Search the Bible
* powered by Bible Study Tools

Exodus 9:7

    Exodus 9:7 Translations

    King James Version (KJV)

    And Pharaoh sent, and, behold, there was not one of the cattle of the Israelites dead. And the heart of Pharaoh was hardened, and he did not let the people go.

    American King James Version (AKJV)

    And Pharaoh sent, and, behold, there was not one of the cattle of the Israelites dead. And the heart of Pharaoh was hardened, and he did not let the people go.

    American Standard Version (ASV)

    And Pharaoh sent, and, behold, there was not so much as one of the cattle of the Israelites dead. But the heart of Pharaoh was stubborn, and he did not let the people go.

    Basic English Translation (BBE)

    And Pharaoh sent and got word that there was no loss of any of the cattle of Israel. But the heart of Pharaoh was hard and he did not let the people go.

    Webster's Revision

    And Pharaoh sent, and, behold, there was not so much as one of the cattle of the Israelites dead. But the heart of Pharaoh was stubborn, and he did not let the people go.

    World English Bible

    Pharaoh sent, and, behold, there was not so much as one of the livestock of the Israelites dead. But the heart of Pharaoh was stubborn, and he didn't let the people go.

    English Revised Version (ERV)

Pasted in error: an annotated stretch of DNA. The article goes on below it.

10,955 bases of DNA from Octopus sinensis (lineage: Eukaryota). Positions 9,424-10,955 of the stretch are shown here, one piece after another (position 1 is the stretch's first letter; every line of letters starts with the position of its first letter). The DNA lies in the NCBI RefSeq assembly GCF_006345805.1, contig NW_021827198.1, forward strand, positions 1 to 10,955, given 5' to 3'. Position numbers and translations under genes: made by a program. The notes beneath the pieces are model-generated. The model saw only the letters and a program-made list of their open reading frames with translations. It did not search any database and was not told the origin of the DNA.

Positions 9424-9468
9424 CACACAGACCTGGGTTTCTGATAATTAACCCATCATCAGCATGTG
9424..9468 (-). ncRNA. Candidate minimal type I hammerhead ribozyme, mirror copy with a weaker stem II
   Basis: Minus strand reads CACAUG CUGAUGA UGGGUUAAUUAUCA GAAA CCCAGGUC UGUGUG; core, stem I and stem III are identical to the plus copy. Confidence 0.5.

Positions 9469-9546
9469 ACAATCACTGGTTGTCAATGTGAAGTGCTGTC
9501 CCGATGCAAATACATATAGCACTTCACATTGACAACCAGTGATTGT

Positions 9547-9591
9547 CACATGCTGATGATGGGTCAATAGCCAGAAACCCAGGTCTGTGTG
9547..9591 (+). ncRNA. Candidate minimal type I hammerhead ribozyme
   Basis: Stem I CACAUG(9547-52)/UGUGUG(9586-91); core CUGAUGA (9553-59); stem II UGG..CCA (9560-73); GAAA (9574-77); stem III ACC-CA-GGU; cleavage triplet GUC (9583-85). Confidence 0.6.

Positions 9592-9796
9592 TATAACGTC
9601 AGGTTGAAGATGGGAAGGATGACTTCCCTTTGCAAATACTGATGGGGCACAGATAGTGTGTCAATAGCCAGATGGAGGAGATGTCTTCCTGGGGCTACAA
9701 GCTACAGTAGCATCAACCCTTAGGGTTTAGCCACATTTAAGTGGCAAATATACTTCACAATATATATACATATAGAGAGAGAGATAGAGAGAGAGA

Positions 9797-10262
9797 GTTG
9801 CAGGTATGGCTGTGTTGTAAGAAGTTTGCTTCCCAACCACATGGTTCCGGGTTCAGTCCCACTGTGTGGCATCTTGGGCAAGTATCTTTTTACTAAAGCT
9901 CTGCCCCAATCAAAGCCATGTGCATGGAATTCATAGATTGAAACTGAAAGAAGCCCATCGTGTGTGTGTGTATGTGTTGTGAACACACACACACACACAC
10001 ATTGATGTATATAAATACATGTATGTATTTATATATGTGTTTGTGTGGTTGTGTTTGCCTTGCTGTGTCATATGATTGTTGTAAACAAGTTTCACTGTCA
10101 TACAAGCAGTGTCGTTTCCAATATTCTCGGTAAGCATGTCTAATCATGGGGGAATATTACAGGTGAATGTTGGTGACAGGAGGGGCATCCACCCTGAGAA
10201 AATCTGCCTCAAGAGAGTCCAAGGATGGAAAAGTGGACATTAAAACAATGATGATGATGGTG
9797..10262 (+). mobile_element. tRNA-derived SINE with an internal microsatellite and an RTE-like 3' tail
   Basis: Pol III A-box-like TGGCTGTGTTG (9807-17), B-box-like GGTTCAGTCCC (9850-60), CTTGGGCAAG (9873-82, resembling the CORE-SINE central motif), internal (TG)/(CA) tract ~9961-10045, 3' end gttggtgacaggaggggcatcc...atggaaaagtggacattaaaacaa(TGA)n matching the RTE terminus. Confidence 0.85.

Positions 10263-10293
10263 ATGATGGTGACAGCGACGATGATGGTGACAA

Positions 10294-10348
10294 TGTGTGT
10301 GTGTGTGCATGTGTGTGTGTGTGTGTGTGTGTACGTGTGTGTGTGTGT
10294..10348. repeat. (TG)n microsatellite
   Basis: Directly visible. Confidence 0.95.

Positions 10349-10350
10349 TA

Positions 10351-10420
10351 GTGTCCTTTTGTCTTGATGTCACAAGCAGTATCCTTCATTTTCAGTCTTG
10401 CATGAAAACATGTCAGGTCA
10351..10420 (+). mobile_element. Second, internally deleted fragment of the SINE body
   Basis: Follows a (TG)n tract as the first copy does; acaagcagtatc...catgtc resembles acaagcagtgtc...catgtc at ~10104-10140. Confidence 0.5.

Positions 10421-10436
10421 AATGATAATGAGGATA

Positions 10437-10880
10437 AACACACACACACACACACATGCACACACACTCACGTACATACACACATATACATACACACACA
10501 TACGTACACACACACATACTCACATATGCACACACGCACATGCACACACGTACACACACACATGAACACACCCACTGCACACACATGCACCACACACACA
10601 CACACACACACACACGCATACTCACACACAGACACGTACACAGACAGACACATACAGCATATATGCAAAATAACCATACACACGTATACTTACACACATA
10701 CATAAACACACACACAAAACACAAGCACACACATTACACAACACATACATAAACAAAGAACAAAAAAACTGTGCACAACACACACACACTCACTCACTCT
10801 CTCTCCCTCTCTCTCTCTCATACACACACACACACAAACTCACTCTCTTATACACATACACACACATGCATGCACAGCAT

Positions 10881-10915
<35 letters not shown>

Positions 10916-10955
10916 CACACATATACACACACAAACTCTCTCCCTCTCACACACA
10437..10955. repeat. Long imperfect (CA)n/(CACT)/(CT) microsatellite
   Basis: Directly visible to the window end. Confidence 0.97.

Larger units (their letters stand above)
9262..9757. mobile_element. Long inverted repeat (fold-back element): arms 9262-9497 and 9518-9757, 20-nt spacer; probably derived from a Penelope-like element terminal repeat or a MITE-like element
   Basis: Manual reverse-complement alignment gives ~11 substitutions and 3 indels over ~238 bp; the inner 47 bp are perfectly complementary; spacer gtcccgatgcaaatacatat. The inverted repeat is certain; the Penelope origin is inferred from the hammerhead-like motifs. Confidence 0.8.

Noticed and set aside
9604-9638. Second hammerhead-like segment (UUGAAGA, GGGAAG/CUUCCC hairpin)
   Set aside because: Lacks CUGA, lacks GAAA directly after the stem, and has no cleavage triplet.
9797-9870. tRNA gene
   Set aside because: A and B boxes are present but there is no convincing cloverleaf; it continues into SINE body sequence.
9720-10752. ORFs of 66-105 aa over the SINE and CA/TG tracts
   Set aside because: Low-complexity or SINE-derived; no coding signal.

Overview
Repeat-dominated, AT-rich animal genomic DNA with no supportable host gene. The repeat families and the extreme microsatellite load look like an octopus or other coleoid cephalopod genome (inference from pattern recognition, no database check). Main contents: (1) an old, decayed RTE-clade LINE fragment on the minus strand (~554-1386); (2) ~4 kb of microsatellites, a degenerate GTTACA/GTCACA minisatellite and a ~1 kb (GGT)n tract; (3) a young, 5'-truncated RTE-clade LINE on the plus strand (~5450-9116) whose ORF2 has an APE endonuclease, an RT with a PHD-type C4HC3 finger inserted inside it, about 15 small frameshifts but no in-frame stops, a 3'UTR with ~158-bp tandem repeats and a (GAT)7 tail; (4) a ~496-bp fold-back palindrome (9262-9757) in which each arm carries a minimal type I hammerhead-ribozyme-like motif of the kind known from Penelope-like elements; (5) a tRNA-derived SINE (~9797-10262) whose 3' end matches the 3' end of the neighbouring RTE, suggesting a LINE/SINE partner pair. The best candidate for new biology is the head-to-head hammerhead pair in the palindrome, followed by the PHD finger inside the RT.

And Pharaoh sent, and, behold, there was not so much as one of the cattle of the Israelites dead. But the heart of Pharaoh was stubborn, and he did not let the people go.

    Definitions for Exodus 9:7

    Let - To hinder or obstruct.

    Clarke's Commentary on Exodus 9:7

    And Pharaoh sent, etc. - Finding so many of his own cattle and those of his subjects slain, he sent to see whether the mortality had reached to the cattle of the Israelites, that he might know whether this were a judgment inflicted by their God, and probably designing to replace the lost cattle of the Egyptians with those of the Israelites.

    Barnes' Notes on Exodus 9:7

    Was hardened - See Exodus 4:21. Pharaoh probably attributed the exemption of the Israelites to natural causes. They were a pastoral race, well acquainted with all that pertained to the care of cattle; and dwelling in a healthy district probably far more than the rest of Lower Egypt.